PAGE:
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The Neurobiology of Alcoholism

7 CE Credit Hours - Online Course - $69.00

Developed by Garry Cooper, LCSW

This course is offered as part of a Certificate Program Addiction: From Substance Abuse & Chemical Dependency to Gambling & Internet Addiction 49 CE Credit Hours

Course materials: text/webpage Articles

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General Course Description

Advances in neuroscience have sharpened our understanding of how alcohol affects the brain. This explosion of knowledge enables therapists to move their understanding and ways of talking about alcohol abuse with their clients away from the subjective values and fuzzy measurements that often fail to break through their denial. By bringing the latest scientific knowledge and clarity into their discussions, therapists can explain to clients and their families not just how alcohol affects behavior and relationships but also how it alters and damages the most basic architecture and functioning of the human brain on every level, from regions of the brain, to neurotransmitters such as dopamine and serotonin, and down to the most basic cellular level, where the manufacture of neurotransmitters and the brain cells which transmit and receive them are affected. The new knowledge also helps therapists more accurately diagnose and differentiate between alcohol use and abuse, and it can better inform therapists' treatment decisions and recommendations.

This advanced level course has four parts. Part One offers an overview of how alcohol affects the brain and behavior and is useful for therapists and as a handout for clients. Part Two presents precise details on the neurochemistry of how alcohol affects the brain on cellular and regional levels. Part Three presents an overview of the pharmacology for alcoholism treatment and examines the promise of a new medication, baclofen. Part Four presents a balancing viewpoint to the course material by offering a harm reduction critique of warnings of permanent brain damage. Additional resources and references are provided for further study, but they are not part of the course.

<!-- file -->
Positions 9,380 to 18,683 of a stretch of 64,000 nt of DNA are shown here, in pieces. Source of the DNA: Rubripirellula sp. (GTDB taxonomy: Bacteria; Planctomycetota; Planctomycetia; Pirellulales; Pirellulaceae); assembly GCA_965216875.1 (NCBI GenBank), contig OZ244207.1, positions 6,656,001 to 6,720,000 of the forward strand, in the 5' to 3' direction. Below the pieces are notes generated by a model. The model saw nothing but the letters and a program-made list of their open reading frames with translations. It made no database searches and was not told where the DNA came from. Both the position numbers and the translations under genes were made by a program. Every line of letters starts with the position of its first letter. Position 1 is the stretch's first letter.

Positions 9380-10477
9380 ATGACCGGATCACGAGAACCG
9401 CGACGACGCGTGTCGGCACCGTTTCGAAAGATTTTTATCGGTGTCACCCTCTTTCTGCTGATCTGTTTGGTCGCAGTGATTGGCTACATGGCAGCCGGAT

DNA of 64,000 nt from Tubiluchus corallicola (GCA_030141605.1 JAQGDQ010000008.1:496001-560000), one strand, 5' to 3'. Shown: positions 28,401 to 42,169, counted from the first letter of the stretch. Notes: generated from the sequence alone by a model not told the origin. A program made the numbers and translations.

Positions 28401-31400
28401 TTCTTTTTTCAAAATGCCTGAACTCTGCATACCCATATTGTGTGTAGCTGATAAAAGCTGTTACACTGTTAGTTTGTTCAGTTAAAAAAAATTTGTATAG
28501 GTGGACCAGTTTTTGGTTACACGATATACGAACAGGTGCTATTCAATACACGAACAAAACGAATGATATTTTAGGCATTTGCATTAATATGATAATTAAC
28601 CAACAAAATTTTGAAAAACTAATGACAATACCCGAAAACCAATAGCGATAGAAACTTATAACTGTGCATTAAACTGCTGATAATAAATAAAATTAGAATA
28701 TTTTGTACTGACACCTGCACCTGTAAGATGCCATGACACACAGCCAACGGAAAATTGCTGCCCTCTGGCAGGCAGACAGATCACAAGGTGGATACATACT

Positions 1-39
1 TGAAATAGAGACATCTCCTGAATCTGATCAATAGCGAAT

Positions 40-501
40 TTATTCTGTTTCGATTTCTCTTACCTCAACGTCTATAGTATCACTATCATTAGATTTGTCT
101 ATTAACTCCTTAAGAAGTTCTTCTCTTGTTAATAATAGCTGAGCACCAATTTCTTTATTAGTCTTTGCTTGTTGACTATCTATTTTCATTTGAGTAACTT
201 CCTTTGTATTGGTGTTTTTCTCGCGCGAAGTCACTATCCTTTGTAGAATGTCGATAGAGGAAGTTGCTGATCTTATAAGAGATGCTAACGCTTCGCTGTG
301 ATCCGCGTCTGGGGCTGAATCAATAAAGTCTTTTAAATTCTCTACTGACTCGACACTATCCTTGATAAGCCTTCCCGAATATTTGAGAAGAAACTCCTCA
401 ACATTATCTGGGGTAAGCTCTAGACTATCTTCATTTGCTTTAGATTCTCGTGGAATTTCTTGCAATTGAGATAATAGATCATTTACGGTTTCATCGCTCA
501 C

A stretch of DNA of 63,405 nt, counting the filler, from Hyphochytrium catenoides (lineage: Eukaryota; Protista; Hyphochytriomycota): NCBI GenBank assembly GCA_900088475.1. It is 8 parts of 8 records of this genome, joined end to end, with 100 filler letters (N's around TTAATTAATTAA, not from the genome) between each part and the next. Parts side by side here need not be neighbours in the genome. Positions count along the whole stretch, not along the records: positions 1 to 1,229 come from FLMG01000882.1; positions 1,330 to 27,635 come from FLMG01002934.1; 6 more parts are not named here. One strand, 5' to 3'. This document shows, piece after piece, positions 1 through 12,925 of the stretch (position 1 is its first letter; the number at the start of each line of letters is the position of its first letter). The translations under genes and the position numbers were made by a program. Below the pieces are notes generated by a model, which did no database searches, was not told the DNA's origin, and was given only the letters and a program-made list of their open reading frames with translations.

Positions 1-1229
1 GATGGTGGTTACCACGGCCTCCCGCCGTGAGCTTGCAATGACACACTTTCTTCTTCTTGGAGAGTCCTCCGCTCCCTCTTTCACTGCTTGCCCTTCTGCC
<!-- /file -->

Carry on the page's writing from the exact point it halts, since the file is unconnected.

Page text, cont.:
Disclaimer: This course is purely educational and does not intend to serve as a license (or permission) to mental health professionals to prescribe or practice any of the approaches discussed in this course unless they fall within the scope of practice of your profession. Check with your licensing board about the scope of practice of your profession to make sure you practice within that scope. It also does not serve as a permission to title yourself in any specific way.

Educational Objectives

This course will teach the participant to:

1.    Discuss the differences between Wernicke-Korsikoff dementia and alcohol-related dementia.

2.    Describe the effect of alcohol on neurotransmitters.

3.    Discuss the relationship between alcohol, neurogenesis and neurodegeneration.

4.    Evaluate the effectiveness and limitations of various pharmacological interventions, including baclofen.

5.    Describe the incidence of alcoholism.

6.    Critique the conflicting research on whether the effects of alcohol create permanent or temporary brain damage.

7.    Describe how alcohol's effect on inhibitory and excitatory neurotransmitters leads to addiction, craving and withdrawal.

Course Syllabus

Incidence of alcoholism

Variables which affect alcohol's effect on the brain

  • gender
  • age
  • amount of alcohol
  • length of time drinking
  • physical health
  • level of education
  • genetic background
  • nutrition

Wernicke-Korsakoff syndrome

  • severe Wernicke's encephalopathy
  • Korsakoff's psychosis
  • commonalities and differences between Wernicke-Korsakoff, dementia, and alcohol-related effects

Alcohol's effect on the brain's neurochemistry

  • serotonin
  • dopamine
  • glutamate
  • production of neurotransmitters
  • cell adhesion
  • production of new brain cells and neurotransmitters
  • glial cells
  • oxidative stress

Alcohol's effect on brain regions

  • hippocampus
  • limbic system
  • thalamus regions
  • executive functioning
  • visual-spatial functioning
  • right and left hemisphere

Tolerance, craving and withdrawal

  • neurobiological causes and consequences
  • inhibitory and excitatory neurotransmitters

Psychopharmacology

  • FDA approved medications
  • baclofen
  • the neurochemistry of how they work

Is alcohol-related brain damage permanent?

  • factors which influence the permanence or longevity
  • the harm reduction perspective
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